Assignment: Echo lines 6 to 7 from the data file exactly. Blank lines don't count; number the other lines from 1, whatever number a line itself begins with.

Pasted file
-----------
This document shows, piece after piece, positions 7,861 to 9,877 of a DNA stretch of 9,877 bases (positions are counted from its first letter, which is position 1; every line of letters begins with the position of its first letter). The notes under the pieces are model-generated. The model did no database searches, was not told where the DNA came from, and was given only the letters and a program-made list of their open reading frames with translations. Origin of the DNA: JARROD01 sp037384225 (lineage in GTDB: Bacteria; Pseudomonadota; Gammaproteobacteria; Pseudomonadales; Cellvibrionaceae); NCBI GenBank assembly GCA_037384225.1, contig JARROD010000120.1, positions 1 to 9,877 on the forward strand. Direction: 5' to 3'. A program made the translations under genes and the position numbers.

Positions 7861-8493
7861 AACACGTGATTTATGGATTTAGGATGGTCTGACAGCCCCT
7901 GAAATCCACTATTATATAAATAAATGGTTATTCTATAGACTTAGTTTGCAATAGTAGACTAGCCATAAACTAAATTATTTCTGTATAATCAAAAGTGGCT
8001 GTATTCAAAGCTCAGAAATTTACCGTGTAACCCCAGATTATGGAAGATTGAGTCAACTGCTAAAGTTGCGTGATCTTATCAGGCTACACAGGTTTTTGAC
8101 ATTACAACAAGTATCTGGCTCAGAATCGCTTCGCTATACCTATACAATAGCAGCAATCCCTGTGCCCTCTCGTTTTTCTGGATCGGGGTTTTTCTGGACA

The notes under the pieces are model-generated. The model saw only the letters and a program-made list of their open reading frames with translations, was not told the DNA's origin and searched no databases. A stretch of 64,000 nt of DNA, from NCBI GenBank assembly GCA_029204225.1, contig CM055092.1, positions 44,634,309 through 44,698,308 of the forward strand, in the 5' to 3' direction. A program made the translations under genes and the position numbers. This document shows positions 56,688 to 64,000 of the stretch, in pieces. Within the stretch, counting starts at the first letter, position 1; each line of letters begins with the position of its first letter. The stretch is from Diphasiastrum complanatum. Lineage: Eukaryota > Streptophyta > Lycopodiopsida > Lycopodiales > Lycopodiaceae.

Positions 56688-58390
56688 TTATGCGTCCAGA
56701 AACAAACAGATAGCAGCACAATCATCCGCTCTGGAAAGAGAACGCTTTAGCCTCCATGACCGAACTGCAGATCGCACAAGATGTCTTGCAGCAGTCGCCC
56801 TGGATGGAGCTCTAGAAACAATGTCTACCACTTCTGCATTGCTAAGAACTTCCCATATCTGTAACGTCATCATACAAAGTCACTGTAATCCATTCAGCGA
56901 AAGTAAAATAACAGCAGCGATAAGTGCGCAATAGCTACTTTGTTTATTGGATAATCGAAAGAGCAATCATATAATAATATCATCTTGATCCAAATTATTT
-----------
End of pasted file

8101 ATTACAACAAGTATCTGGCTCAGAATCGCTTCGCTATACCTATACAATAGCAGCAATCCCTGTGCCCTCTCGTTTTTCTGGATCGGGGTTTTTCTGGACA

The notes under the pieces are model-generated. The model saw only the letters and a program-made list of their open reading frames with translations, was not told the DNA's origin and searched no databases. A stretch of 64,000 nt of DNA, from NCBI GenBank assembly GCA_029204225.1, contig CM055092.1, positions 44,634,309 through 44,698,308 of the forward strand, in the 5' to 3' direction. A program made the translations under genes and the position numbers. This document shows positions 56,688 to 64,000 of the stretch, in pieces. Within the stretch, counting starts at the first letter, position 1; each line of letters begins with the position of its first letter. The stretch is from Diphasiastrum complanatum. Lineage: Eukaryota > Streptophyta > Lycopodiopsida > Lycopodiales > Lycopodiaceae.